I am going to assume the battery engineers don't want to spray molten metal all over their users and they are going to put in safety circuits that can't be touched by firmware updates. 'Splosion or it didn't happen.
posted by RobotVoodooPower at 10:10 AM on July 26, 2011


I'm tired of "security researcher" meaning "somebody who learned something about his computer".

Sure, but this guy actually knows security, having won the Pwn2Own contest twice, and has discovered dozens of exploits in Linux and Apple's OSes over the years.
posted by zsazsa at 10:13 AM on July 26, 2011 [8 favorites]


Not sure what about this is new... the smart battery stuff has been around for quite some time, default passwords and all. Almost all of 'em- not just Apple- are easy to communicate with, most commonly when you're replacing cells, rebuilding batteries and so forth. See-
Battery EEPROM Works
smart battery resetter
smart battery data viewer/writer

And yes, there's hardwired protection in the form of thermal fuses which open if the internal temp gets too high- this doesn't (can't) protect fully against cell faults, but intentional muckery with charging rates etc. should be well taken care of.
posted by drhydro at 10:22 AM on July 26, 2011


In my experience, Mac laptop batteries routinely brick themselves. If, of course, the whole power and charging system is even functioning (which let's be honest, it isn't). Is the threat here that someone might fry your battery slightly faster than it will fry itself, or...?
posted by rusty at 10:29 AM on July 26, 2011


OMG public component specifications are public OMGWTF battery BBQ
posted by flabdablet at 10:32 AM on July 26, 2011


Battery killing malware on an laptop are nasty.
posted by smackfu at 10:33 AM on July 26, 2011


as usual, need to see the details, but I'm semi-dubious about this.

Yes, as usual, you need to actually read the article before casting doubt. It's amazing how well that works.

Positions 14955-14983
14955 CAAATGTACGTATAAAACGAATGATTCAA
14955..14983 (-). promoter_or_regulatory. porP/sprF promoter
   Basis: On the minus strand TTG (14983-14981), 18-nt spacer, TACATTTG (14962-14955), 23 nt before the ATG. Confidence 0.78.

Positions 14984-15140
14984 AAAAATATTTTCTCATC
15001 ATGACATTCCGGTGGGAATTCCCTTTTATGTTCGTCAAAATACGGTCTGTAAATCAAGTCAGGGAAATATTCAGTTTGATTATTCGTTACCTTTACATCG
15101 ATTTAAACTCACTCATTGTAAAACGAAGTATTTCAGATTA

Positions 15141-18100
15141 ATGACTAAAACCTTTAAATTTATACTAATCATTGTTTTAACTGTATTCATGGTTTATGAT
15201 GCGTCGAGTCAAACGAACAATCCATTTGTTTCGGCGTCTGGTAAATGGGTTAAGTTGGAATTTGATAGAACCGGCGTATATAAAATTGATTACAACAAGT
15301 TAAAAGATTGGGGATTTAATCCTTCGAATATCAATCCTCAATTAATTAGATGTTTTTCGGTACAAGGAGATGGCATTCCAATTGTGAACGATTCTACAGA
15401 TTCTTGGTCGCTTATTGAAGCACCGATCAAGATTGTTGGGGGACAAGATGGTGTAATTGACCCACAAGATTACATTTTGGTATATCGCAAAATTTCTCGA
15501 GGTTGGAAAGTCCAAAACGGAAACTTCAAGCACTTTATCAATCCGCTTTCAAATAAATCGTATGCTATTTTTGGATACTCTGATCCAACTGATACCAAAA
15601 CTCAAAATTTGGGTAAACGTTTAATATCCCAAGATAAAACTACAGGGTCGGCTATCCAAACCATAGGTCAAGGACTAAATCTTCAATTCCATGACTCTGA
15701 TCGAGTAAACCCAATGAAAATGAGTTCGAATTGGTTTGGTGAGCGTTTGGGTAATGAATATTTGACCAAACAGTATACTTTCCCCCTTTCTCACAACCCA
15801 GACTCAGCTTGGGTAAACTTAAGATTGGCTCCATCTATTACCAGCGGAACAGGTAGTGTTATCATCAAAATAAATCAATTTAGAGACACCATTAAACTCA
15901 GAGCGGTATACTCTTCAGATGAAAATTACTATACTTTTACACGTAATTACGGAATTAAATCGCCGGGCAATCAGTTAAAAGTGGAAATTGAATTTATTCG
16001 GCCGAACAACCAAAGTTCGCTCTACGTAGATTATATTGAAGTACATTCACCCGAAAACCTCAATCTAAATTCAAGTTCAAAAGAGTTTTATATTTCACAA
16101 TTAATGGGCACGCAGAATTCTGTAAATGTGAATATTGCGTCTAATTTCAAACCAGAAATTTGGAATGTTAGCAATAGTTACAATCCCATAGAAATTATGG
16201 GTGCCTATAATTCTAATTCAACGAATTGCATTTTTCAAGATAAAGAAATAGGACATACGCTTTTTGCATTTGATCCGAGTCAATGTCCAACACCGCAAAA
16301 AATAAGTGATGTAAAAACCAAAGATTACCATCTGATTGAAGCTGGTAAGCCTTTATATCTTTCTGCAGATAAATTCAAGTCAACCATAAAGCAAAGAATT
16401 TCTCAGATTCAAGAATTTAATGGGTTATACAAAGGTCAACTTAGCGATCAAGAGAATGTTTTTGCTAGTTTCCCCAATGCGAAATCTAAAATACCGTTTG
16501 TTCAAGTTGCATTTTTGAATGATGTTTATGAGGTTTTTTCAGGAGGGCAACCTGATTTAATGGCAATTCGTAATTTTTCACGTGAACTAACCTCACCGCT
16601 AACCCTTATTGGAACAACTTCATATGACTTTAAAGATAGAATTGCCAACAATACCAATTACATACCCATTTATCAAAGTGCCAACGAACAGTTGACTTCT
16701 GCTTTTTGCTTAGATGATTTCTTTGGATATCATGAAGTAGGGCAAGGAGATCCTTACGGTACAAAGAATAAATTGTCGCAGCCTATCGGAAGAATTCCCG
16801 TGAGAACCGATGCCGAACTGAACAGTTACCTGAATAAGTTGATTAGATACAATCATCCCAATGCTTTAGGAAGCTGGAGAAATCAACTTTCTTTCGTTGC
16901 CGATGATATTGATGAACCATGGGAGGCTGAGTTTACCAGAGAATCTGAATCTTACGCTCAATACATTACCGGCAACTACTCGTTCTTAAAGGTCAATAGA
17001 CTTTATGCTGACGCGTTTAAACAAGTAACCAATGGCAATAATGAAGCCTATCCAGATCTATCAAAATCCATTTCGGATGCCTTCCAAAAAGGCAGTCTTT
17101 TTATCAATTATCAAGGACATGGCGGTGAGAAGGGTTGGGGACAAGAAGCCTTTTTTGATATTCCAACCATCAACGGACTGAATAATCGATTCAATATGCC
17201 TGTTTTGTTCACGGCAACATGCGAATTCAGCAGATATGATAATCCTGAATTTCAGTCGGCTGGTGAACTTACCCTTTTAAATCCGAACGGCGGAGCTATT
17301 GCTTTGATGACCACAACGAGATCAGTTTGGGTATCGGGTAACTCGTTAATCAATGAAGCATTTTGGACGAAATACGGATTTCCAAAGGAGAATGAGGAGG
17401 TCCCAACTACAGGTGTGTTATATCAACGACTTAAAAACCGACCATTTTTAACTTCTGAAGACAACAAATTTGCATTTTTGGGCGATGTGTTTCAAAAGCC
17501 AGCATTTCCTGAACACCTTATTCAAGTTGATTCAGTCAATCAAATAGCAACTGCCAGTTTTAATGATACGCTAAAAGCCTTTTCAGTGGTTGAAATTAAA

posted by Malor at 10:33 AM on July 26, 2011 [3 favorites]


Orrin Hatch is all over this shit.
posted by mrgrimm at 10:35 AM on July 26, 2011


The really interesting parts of the proposed malware, if any, will be the social engineering required to persuade the naive user (i.e. 90% of the userbase) to supply the malware with root access. There's some quite good work being done in this direction on the Windows side of the tracks. Here's a prick of a thing I recently found causing trouble on a digital native's netbook.
posted by flabdablet at 10:37 AM on July 26, 2011 [1 favorite]


In my experience, Mac laptop batteries routinely brick themselves

I worked in IT for ten years, fixing thousands of Macs and PCs over that time period. Never had a battery brick itself, whether it was in an Apple, Dell, IBM, HP or whatever. I had to replace batteries that wouldn't hold a charge, but that happens to all batteries.
posted by Blazecock Pileon at 10:37 AM on July 26, 2011


Happened to my Visa card as well. They just don't make these bloody things like they used to.
posted by flabdablet at 10:40 AM on July 26, 2011


I worked in IT for ten years, fixing thousands of Macs and PCs over that time period. Never had a battery brick itself, whether it was in an Apple, Dell, IBM, HP or whatever.